# Is it overkill to create a Model for this?

Email<input type="text" id="email" /><br />
Re-enter Email<input type="text" id="confirm-email" />


I'm thinking that I want a model so that I can have this partial page strongly typed. But what a lame model....

It would look like this, and if this is a good Idea, what should I name this model?

public class ConfirmEmailModel?????
{
[Required]
[Display(Name = "Email",ResourceType=typeof(mvc3test.Resources.Common))]
public string Email{ get; set; }

[Display(Name = "Confirm Email")]
[Compare("Email", ErrorMessage = "no match.")]
public string ConfirmEmail{ get; set; }
}

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call it a "view model" as its not really a model, its just a model for the view you are showing.

ConfirmEmailViewModel :)

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No I don't believe it is overkill. I've felt the same about view models for simple things in the past but it adds bits which are helpful, such as strongly typing and validation.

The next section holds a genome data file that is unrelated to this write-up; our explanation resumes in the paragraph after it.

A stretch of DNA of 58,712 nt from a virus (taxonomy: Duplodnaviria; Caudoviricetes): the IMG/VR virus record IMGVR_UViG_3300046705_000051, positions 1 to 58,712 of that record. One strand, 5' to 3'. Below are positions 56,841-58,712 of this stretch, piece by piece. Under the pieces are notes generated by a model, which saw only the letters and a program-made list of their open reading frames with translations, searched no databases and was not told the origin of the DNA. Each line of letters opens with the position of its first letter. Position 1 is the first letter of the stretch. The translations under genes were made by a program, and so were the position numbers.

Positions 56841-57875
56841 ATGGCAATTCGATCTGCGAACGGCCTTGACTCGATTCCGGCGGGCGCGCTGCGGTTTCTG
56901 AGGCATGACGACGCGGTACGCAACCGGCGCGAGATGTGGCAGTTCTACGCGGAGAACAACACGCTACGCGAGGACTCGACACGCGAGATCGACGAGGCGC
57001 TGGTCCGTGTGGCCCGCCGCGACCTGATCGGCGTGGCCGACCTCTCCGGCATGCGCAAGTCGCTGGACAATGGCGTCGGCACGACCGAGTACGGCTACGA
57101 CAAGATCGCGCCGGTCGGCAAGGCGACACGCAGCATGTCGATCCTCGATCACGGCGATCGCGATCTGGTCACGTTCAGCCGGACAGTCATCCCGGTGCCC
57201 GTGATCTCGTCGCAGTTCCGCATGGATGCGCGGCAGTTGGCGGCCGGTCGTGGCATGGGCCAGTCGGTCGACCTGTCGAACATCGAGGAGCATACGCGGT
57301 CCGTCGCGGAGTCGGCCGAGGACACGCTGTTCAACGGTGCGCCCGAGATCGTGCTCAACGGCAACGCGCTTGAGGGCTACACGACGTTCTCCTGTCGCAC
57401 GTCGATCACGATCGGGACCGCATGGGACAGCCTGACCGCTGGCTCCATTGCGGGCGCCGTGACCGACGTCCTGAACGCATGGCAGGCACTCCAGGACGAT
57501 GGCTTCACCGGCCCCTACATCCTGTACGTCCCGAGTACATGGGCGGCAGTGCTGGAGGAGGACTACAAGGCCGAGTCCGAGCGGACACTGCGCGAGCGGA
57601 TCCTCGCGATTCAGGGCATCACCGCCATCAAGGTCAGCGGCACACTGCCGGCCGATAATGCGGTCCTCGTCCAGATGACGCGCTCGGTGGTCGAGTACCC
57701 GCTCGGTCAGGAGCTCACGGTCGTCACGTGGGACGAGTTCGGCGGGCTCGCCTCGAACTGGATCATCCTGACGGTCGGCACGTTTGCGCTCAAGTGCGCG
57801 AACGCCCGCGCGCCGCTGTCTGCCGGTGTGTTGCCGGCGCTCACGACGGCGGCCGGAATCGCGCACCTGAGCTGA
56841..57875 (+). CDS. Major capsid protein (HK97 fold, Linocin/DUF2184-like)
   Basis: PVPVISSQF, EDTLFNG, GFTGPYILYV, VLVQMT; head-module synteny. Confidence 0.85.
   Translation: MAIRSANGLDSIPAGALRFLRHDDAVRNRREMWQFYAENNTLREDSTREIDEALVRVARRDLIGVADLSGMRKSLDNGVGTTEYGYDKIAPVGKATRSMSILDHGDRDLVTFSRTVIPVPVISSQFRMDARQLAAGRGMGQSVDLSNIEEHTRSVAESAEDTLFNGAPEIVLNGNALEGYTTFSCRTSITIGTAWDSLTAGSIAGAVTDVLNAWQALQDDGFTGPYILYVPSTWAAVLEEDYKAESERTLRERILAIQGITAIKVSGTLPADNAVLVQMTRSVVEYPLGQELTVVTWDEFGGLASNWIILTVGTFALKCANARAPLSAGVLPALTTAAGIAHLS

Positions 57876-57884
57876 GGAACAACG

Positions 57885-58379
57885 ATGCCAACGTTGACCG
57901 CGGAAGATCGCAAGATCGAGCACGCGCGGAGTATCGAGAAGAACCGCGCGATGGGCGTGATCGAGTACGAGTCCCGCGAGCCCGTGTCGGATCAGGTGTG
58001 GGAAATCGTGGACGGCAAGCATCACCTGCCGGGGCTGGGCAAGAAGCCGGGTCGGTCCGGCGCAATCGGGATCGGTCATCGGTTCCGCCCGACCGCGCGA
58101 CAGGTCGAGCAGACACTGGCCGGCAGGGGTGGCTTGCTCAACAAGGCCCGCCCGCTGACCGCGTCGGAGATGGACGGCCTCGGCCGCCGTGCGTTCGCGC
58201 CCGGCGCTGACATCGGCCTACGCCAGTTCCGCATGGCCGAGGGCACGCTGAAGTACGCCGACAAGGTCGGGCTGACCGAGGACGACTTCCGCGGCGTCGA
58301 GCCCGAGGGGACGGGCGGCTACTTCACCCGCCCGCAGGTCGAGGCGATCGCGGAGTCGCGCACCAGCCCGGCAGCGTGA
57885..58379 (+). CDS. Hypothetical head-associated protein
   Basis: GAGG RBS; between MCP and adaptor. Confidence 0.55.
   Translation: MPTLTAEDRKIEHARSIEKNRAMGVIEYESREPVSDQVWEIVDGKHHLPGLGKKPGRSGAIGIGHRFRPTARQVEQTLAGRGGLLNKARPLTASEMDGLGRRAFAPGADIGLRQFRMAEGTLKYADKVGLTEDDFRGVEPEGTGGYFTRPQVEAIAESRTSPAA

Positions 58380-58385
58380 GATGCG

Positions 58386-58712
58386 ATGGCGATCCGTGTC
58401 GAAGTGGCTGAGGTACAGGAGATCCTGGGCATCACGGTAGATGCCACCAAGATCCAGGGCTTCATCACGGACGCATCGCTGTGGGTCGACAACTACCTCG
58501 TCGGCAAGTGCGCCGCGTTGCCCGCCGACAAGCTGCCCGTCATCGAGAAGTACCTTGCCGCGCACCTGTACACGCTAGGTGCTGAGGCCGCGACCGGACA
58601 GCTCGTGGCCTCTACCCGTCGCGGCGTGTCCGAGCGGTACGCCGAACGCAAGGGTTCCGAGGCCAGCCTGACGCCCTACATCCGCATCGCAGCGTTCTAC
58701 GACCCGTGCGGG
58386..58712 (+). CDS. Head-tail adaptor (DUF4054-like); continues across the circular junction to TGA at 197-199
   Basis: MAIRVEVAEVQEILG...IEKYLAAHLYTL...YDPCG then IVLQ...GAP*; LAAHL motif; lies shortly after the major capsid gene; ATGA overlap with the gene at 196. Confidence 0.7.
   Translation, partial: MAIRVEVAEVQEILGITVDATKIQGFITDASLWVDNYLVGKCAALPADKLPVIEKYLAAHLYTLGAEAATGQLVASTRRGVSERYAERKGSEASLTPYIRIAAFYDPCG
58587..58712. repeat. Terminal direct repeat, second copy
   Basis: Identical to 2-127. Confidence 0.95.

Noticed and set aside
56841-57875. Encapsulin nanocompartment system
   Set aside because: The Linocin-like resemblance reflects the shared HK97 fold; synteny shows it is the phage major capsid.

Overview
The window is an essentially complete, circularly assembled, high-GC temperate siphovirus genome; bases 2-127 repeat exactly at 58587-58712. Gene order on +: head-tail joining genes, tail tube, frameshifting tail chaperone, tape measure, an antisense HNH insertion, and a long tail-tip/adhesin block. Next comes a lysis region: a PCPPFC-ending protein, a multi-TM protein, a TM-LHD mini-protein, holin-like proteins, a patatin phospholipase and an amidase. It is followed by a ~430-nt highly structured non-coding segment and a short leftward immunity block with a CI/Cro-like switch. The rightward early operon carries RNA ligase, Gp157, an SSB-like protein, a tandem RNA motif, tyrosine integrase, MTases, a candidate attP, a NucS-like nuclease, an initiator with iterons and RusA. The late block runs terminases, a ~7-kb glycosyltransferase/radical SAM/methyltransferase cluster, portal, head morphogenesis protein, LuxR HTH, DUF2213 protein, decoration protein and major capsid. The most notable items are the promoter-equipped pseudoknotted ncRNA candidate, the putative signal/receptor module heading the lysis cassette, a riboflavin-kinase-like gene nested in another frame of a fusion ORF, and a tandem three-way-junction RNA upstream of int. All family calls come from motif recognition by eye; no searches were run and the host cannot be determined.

As Keith, I'd also call it ConfirmEmailViewModel.

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I don't know ASP.NET, but isn't this the job of a view helper? Or an "HTML Helper" as they put it.

An HTML Helper is just a method that returns a string. The string can represent any type of content that you want. For example, you can use HTML Helpers to render standard HTML tags like HTML and tags. You also can use HTML Helpers to render more complex content such as a tab strip or an HTML table of database data.

I say don't create a "view model," instead create a view helper.

That is straight from: http://www.asp.net/mvc/tutorials/older-versions/views/creating-custom-html-helpers-cs

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I like to take an MVVM style approach to MVC, for example, I use:

public class Person { }


as my domain model, and

public class PersonViewModel { }


as my view model. The view model is expressly used with the Controller and View. I also tend to use a mapping framework quite a lot, so I might mock up something like

public PersonController(IViewModelService<PersonViewModel> viewModelService)
{
_viewModelService = viewModelService;
}

public ViewResult Edit(int id)
{
PersonViewModel model = _viewModelService.Get(id);
return View(model);
}

[HttpPost]
public ViewResult Edit(PersonViewModel model)
{
if (ModelState.Valid)
{
_viewModelService.Update(model);
}

return View(model);
}


where the IViewModelService<PersonViewModel> service is responsible for mapping my view model back to my domain model Person.

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